LibreOffice Developer Glimpse Proves Balance

LibreOffice

Florian Effenberger recently posted statistics of the number of developers contributing to the LibreOffice project. Several months ago, Cedric Bosdonnat offered data on the number of contribution and contributors from the various sources. While Effenberger's post provides much less detail, it still provides a glimpse into the composition of the growing community.

According to commit counts it seems 54 developers from Oracle, everybody's favorite bad guy these days, has the highest employee count. This was a full 18% of all commits. As Italo Vignoli explained, "Oracle contributions are related to the OOo code that has been merged with LibreOffice, and in fact the number of commits has decreased dramatically during the last few months. There are, though, some former Oracle developers contributing on a volunteer basis to LibreOffice."

SUSE is next with 20 employees making contributions giving them 6.7% of commits. Known contributors follows with 3% from 9 contributors. Known contributors are those with a history of developing for OpenOffice.org and LibreOffice but not working on the behalf of or representing any known employer.

libreoffice

Next up is Canonical with 4 contributors making up 1.3 % of contributions. This is up from the one employee sharing two patches tallied in March. In response to criticism of Canonical, Vignoli was quick to point out that "Bjoern Michaelsen has been one of the most active ones since he has joined Canonical from Oracle in February, and is a key member of the ESC."

Red Hat and SIL employ two developers that contribute to LibreOffice making up .7% of contributions each. Several other firms provide .3% through one developer.

However, the largest number, equaling more than double all those listed so far with 68.3% of commits from 205 contributors, is attributed to the great Unknown. This most likely is comprised of independent volunteers, many of which who work on easier tasks and are getting comfortable with the source code. Vignoli said that some come and go, and then come back again as time and other commitments allow.

This small snapshot only provides a small look into the world of LibreOffice. More graphs and numbers are promised in August and with the release of LibreOffice 3.4.2. The main take-away from this graph is, as Florian Effenberger said, "it becomes obvious that the developer community is indeed well balanced between company-sponsored contributors and independent community volunteers."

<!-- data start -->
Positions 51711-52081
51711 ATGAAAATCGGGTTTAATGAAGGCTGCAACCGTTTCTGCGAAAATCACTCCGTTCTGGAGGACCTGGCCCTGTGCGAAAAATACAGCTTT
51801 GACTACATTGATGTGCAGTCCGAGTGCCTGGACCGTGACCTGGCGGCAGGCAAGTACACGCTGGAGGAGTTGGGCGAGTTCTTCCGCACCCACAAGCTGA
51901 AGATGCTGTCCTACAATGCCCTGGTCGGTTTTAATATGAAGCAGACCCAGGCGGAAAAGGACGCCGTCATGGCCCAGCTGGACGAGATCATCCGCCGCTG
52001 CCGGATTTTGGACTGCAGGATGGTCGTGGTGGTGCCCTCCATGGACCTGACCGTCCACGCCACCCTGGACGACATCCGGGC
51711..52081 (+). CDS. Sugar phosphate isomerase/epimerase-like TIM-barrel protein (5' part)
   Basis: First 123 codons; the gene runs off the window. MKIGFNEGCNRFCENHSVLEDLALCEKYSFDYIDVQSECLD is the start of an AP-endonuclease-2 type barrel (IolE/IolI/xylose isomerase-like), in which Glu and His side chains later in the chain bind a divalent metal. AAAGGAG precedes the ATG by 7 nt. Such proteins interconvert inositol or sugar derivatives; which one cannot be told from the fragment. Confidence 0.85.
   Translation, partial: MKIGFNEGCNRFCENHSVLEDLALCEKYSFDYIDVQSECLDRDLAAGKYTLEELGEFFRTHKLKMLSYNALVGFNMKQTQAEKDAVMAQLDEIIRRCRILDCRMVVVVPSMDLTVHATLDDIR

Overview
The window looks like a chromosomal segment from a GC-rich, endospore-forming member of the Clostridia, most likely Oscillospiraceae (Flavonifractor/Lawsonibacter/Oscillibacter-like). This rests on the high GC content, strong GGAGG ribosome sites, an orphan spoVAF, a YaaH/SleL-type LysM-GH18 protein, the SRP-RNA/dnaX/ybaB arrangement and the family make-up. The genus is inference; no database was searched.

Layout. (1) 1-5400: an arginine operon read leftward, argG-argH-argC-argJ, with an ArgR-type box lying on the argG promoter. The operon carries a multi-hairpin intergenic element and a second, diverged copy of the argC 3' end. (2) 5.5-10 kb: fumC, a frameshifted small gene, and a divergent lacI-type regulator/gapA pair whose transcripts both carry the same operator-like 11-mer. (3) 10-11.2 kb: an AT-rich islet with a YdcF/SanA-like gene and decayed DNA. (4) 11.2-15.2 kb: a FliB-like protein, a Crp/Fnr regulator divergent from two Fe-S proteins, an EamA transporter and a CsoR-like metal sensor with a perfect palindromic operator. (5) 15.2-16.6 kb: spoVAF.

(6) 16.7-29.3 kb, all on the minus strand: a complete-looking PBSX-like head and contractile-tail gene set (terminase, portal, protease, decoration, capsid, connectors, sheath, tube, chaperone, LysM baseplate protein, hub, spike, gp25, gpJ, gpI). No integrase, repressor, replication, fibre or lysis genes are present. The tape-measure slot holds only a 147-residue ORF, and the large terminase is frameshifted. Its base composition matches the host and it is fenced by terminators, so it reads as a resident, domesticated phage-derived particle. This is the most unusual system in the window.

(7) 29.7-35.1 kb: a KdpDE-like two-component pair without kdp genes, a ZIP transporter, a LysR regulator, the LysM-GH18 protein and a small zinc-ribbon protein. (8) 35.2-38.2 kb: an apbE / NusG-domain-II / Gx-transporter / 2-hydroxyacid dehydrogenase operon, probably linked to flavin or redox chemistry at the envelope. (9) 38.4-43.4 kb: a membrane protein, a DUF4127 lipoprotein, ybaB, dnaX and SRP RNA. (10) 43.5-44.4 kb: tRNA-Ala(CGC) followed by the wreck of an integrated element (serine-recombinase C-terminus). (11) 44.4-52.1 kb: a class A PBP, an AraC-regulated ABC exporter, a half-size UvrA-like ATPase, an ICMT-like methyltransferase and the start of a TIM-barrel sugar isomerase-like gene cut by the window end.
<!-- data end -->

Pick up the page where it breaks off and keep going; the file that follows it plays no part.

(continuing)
______________________

Susan Linton is a Linux writer and the owner of tuxmachines.org.

Comments

Comment viewing options

Select your preferred way to display the comments and click "Save settings" to activate your changes.

Graph

Algot Runeman's picture

Did anyone notice the similarity of the graph's current shape to a well known GNU/Linux distribution's logo? What does it MEAN? ;-)

White Paper
Linux Management with Red Hat Satellite: Measuring Business Impact and ROI

Linux has become a key foundation for supporting today's rapidly growing IT environments. Linux is being used to deploy business applications and databases, trading on its reputation as a low-cost operating environment. For many IT organizations, Linux is a mainstay for deploying Web servers and has evolved from handling basic file, print, and utility workloads to running mission-critical applications and databases, physically, virtually, and in the cloud. As Linux grows in importance in terms of value to the business, managing Linux environments to high standards of service quality — availability, security, and performance — becomes an essential requirement for business success.

Learn More

Sponsored by Red Hat

White Paper
Private PaaS for the Agile Enterprise

If you already use virtualized infrastructure, you are well on your way to leveraging the power of the cloud. Virtualization offers the promise of limitless resources, but how do you manage that scalability when your DevOps team doesn’t scale? In today’s hypercompetitive markets, fast results can make a difference between leading the pack vs. obsolescence. Organizations need more benefits from cloud computing than just raw resources. They need agility, flexibility, convenience, ROI, and control.

Stackato private Platform-as-a-Service technology from ActiveState extends your private cloud infrastructure by creating a private PaaS to provide on-demand availability, flexibility, control, and ultimately, faster time-to-market for your enterprise.

Learn More

Sponsored by ActiveState